Learn How to Create a Sensor Project using RaspberryPi

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Sensor Project

Sensor Project

Previous articles have focused on clarifying the different communication protocols that can be used in an IoT project. The article also highlighted the different platforms that can be used to build an IoT project. The focus of this article will be demonstrating how to use RaspberryPi to build a sensor. The objective of the sensor project will be to acquire the values that accurately represent the environment state and share them over the Internet.

RaspberryPi is a miniaturized low cost computer that has the capability to run OPEN ELEC, Windows 10 IoT, OSMC, Risc OS and other operating systems customized for specific uses. Besides the listed operating systems RaspberryPi has an official operating system referred to as Raspbian. RaspberryPi has a wide variety of models with varying features to cater for different needs. To support OS management activities such as installation, downloading and set up an OS manager referred to as New Out of the Box Software (NOOBS) is available and it can be downloaded here https://www.raspberrypi.org/downloads/noobs/.

Before any RaspberryPi project can be undertaken, you need a correctly configured set up. You need to select an appropriate model for your task. This article will use model 3 for demonstration. An HDMI supported full or compact display is required, but it is possible to work without a display. To control the Pi, a USB mouse and keyboard are required. The operating system of the Pi is installed on a MicroSD card therefore you need at least an 8 GB card and a card reader. Power supply via micro USB similar to the one used on smart phones is needed.

The first step in setting up a Pi is installing a Raspian or any other preferred OS via NOOBS. The operating system has to be downloaded on another computer other than the Pi and moved to a SD card. The OS can be installed manually or via NOOBS but the NOOBS approach is simpler. Although, manual installation may be more difficult it offers the flexibility to install custom images.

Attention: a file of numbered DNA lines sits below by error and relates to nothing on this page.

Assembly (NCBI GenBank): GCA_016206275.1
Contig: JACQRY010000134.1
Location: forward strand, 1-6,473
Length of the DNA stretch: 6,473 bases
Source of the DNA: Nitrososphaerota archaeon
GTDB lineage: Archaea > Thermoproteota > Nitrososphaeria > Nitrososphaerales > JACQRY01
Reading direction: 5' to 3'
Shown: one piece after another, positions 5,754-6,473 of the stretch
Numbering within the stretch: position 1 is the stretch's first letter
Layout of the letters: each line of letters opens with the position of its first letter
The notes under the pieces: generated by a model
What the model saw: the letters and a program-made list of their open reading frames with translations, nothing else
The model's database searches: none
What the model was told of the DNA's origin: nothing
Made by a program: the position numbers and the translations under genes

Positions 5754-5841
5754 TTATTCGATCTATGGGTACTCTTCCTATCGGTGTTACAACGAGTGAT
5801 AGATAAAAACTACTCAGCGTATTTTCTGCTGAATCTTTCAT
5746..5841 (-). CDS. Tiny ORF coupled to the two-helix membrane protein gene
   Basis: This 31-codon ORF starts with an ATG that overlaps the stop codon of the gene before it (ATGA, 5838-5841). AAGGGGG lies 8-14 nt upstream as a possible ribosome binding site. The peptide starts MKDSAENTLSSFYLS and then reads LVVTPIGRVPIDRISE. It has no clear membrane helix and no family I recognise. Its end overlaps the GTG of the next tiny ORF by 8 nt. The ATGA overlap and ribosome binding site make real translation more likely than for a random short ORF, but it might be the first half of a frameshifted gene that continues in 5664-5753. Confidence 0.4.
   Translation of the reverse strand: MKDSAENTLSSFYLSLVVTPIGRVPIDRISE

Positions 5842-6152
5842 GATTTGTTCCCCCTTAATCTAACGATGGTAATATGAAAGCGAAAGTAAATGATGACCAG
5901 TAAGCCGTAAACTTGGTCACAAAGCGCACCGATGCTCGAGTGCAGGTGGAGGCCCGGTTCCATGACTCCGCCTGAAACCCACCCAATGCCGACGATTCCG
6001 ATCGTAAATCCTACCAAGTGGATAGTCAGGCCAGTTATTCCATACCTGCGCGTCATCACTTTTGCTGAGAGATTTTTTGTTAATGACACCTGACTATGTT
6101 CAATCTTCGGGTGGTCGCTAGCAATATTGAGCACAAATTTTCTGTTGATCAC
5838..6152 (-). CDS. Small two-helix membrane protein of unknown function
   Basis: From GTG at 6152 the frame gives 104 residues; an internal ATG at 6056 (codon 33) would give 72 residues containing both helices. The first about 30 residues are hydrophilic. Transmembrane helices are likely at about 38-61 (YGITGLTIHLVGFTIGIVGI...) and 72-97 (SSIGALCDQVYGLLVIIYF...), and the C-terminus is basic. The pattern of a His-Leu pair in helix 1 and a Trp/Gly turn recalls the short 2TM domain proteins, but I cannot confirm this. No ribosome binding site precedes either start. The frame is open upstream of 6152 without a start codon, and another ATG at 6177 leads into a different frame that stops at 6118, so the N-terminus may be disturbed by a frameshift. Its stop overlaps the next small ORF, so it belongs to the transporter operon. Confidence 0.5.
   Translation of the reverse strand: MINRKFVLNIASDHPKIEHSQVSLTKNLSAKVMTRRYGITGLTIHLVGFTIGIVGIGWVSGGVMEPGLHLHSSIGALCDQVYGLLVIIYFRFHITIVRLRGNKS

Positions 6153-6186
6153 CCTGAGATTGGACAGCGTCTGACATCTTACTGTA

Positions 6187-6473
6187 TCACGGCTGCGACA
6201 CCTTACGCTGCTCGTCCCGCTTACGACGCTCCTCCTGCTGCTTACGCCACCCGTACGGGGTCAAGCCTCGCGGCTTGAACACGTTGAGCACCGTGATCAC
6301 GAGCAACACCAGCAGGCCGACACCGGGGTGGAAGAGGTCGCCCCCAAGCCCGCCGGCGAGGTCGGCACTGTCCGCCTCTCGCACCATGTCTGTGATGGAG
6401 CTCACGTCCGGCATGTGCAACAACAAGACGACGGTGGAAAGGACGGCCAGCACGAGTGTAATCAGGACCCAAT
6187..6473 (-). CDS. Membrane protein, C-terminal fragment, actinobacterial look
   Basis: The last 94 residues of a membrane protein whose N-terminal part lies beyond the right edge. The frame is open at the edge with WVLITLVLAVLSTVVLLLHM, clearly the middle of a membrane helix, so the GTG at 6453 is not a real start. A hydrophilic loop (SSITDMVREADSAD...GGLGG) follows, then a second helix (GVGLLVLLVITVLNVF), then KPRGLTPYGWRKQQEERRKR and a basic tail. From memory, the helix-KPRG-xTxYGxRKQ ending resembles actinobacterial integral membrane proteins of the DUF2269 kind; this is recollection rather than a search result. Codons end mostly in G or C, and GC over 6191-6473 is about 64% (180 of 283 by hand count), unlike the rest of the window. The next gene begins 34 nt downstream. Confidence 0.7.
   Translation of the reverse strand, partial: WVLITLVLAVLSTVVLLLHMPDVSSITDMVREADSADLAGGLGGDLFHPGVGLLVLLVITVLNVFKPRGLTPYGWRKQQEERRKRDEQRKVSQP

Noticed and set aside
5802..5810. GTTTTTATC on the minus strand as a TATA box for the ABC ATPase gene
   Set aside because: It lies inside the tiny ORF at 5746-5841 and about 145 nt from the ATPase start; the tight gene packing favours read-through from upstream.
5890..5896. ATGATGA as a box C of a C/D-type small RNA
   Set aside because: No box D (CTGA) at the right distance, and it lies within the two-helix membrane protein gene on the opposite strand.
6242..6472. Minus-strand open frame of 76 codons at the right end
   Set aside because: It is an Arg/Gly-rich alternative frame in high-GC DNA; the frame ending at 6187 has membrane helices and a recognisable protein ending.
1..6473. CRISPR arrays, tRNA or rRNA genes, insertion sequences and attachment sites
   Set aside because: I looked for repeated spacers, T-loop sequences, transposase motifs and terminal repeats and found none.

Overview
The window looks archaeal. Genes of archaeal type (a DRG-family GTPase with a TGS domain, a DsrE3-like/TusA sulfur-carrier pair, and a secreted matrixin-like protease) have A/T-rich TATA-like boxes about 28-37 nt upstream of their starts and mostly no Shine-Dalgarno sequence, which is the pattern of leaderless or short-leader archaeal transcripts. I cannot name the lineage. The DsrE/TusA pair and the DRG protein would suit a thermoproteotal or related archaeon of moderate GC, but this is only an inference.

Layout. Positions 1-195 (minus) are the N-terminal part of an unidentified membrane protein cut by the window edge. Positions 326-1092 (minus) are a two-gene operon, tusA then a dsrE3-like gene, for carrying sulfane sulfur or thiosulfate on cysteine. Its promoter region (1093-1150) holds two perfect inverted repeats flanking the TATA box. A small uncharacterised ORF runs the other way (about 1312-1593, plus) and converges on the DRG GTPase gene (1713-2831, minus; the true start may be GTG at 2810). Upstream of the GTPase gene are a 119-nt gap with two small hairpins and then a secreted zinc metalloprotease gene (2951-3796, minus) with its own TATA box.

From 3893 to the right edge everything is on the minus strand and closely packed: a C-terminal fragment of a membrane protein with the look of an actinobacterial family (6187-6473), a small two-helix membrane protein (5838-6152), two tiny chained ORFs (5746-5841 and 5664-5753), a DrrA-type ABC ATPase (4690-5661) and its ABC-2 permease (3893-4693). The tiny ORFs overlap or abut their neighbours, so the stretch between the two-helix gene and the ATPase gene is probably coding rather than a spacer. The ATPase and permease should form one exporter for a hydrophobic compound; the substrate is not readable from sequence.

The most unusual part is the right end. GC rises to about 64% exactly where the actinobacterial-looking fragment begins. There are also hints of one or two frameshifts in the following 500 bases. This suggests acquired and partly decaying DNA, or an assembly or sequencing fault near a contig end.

Manual installation begins by downloading a preferred OS from here https://www.raspberrypi.org/downloads/. After downloading an image, you need to unzip it using a tool such as 7-Zip, Unzip or the Unarchiver. To write an image to the SD card an image writing tool such as Etcher available here https://etcher.io/ needs to be used. Download and install etcher, then use it to select an image and an SD card where the image will be written. The SD card is then ready to be inserted on the Pi.

To ensure all devices will be recognized after a boot, there is a specific order of connecting devices. Begin by linking the HDMI cable with the monitor followed by any devices using USB ports. An ethernet cable is connected and finally a power adapter is connected after which the Pi will power up.

To demonstrate code development the C# programming language will be used. To support execution of .NET code the Mono project has to be installed on the Pi using the commands below.

To support development of IoT projects, there are several Clayster libraries available at Github. The data library provides a way of persisting data in the SQLite database that is part of Raspberry Pi. The EventLog library enables logging. The Internet library provides communication protocols that enable communication over the Internet. The Language library enables development of applications that can be internationalized or localized. The Raspberry Pi library provides a way to interact with GPIO pins.

The environment states that will be sensed by our project are motion, temperature and light. The light and temperature sensors are analog and they are connected through an I2C bus to GPIO pins. To communicate the status of the Pi 4 LEDs are used. A green LED on GPIO23 shows application status. A yellow LED on GPIO 24 will show the measurement status. A LED on GPIO 18 will show the status of HTTP activities. A red LED on GPIO 25 will alert us on occurrence of communication errors.

To interact with the Pi hardware Clayster libraries mentioned earlier will be used. A constructor is used to initialize, interact and dispose a hardware resource. It is important to always dispose a resource before application termination because the OS has no control over hardware resources.

To interact with LEDs the code shown below is used: –

To interact with the motion sensor the code shown below is used: –

To interact with the temperature sensor the code shown below is used: –

To interact with the light sensor the code shown below is used: –

The variables that will be used to sense the state of the environment are shown below: –

To support retrieval of historical records the variables shown below will be used: –

In this article, we introduced Raspberry Pi and noted the OS it can run. We discussed the different hardware devices needed and how to install an OS. We noted the libraries and hardware components needed for a functional sensor. Finally, the code used to interact with hardware components was illustrated.

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